The U.S. Geological Service recently announced its finding of the largest continuous natural gas deposit in the nation. It stretches from Louisiana to Texas and contains estimated reserves of 304.4 trillion cubic feet of gas. This represents almost 10 percent of the Energy Information Administration’s 2015 estimate of natural gas reserves.
The level of natural gas reserves is a remarkable turn of events. Forty years ago, proven reserves stood at 213 trillion cubic feet and steadily declined until 2000. And, 40 years ago, on April 18, President Jimmy Carter delivered an energy message of pessimism to a nation that had endured the shortage and pain of the first Arab oil embargo.
In that message, the president said: “The oil and natural gas that we rely on for 75 percent of our energy are simply running out. … World oil production can probably keep going up for another six or eight years. But sometime in the 1980s, it can’t go up any more. Demand will overtake production. We have no choice about that.”
“To some degree, the sacrifices will be painful — but so is any meaningful sacrifice. It will lead to some higher costs and to some greater inconvenience for everyone. But the sacrifices can be gradual, realistic and they are necessary.
“We must not be selfish or timid if we hope to have a decent world for our children and our grandchildren.”
During the decade of the 1970s, pessimism and gloom seemed to dominate the national mood. The Club of Rome in its publication The Limits to Growth projected the world would run out of natural resources in a few short decades — gold by 1981; mercury, silver by 1985; tin petroleum by 1992; and natural gas by 1993. Others who subscribed to the limits philosophy predicted mass starvation.
The belief that the world was running out of oil and gas led to energy policy initiatives to constrain their use and develop alternatives. These initiatives squandered hundreds of billions of dollars without producing commercially viable alternatives. But, they did not completely diminish the power of entrepreneurial spirits.
The petroleum industry continued to invest in technology that has resulted in more efficient exploration and production and the energy renaissance that has reversed the decline in both oil and gas production and reserves. Hydrological fracturing and horizontal drilling have been the keys to unlocking the almost unlimited amounts of natural gas that is gradually replacing coal as the main source of energy for electrical power generation. This reality confirms the work of Rockefeller University’s Jesse Ausubel that the world has been on a long-term trend to move from more carbon-intensive fuels to less carbon-intensive ones.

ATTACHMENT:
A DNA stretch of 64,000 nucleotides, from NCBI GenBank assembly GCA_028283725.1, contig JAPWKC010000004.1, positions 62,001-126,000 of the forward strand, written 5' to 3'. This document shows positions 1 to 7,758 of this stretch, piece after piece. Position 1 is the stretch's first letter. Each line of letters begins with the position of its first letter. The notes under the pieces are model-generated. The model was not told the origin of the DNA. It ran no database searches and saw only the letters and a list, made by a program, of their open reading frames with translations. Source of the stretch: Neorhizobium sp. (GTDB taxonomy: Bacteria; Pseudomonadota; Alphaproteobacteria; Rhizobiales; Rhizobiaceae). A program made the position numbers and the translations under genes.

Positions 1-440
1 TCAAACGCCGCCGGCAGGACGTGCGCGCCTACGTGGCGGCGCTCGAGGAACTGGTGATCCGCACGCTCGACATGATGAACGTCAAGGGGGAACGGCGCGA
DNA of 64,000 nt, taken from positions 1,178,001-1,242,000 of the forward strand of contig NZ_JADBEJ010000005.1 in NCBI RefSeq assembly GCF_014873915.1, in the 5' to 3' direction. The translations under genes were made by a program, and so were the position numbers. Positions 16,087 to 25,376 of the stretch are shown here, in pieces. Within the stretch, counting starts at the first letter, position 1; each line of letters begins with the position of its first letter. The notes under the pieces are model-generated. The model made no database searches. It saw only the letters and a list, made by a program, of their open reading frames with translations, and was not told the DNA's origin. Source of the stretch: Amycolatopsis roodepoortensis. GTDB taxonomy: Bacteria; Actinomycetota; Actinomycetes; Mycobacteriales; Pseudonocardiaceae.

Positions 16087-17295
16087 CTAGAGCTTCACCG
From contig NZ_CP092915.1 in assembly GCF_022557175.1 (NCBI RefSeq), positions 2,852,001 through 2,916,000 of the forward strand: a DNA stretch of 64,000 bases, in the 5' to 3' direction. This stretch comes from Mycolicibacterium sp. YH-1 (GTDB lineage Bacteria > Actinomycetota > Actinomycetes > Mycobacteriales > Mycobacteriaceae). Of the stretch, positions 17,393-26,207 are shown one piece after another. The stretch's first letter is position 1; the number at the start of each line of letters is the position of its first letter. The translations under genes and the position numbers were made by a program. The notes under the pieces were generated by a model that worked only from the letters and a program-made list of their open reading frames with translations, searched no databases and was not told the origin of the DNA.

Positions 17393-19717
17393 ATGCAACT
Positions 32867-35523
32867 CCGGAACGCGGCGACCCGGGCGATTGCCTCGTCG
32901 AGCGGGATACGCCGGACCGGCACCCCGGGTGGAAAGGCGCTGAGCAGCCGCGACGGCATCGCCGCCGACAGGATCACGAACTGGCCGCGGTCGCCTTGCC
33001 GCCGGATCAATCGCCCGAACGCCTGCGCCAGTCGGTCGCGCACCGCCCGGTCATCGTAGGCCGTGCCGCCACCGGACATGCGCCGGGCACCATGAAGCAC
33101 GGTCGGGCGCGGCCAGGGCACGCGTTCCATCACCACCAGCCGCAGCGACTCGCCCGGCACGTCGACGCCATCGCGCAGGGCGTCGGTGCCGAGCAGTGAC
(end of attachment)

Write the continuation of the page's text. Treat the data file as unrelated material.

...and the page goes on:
Our energy renaissance is also leading to rethinking the conventional wisdom about the origins of oil and gas. Conventional wisdom, as supported by most scientists and geologists, holds that oil and gas are finite substances formed from organisms decaying at several kilometers below the ground surface. The alternative theory holds that hydrocarbons were basic elements in the formation of the Earth and that oil and gas are regenerating substances produced by the Earth through chemical interactions deep within the Earth.
One theory means that oil and gas are finite; the other that we have virtually an infinite supply.
While the debate between these two theories will probably not be resolved anytime soon, it is clear that there will be no shortage of oil and gas anytime soon and that the existence of methane hydrates in the deep seabed is consistent with the alternative theory and can extend the age of petroleum until technology and economics make them obsolete.
This history of oil and gas reserves estimates is rich in lessons that can serve us well as we look to our energy future. Predictions of resource exhaustion and their finite nature should be viewed cautiously. Past ones have been seriously flawed because they omitted the contributions of technology and the effects of economics. The abundance of oil and gas and their high-energy density makes the challenge of alternatives daunting.
Investments in knowledge creation is the best approach to avoiding the pain and sacrifice predicted by President Carter. Government policies that overlook the game-changing nature of technology and market forces will squander resources.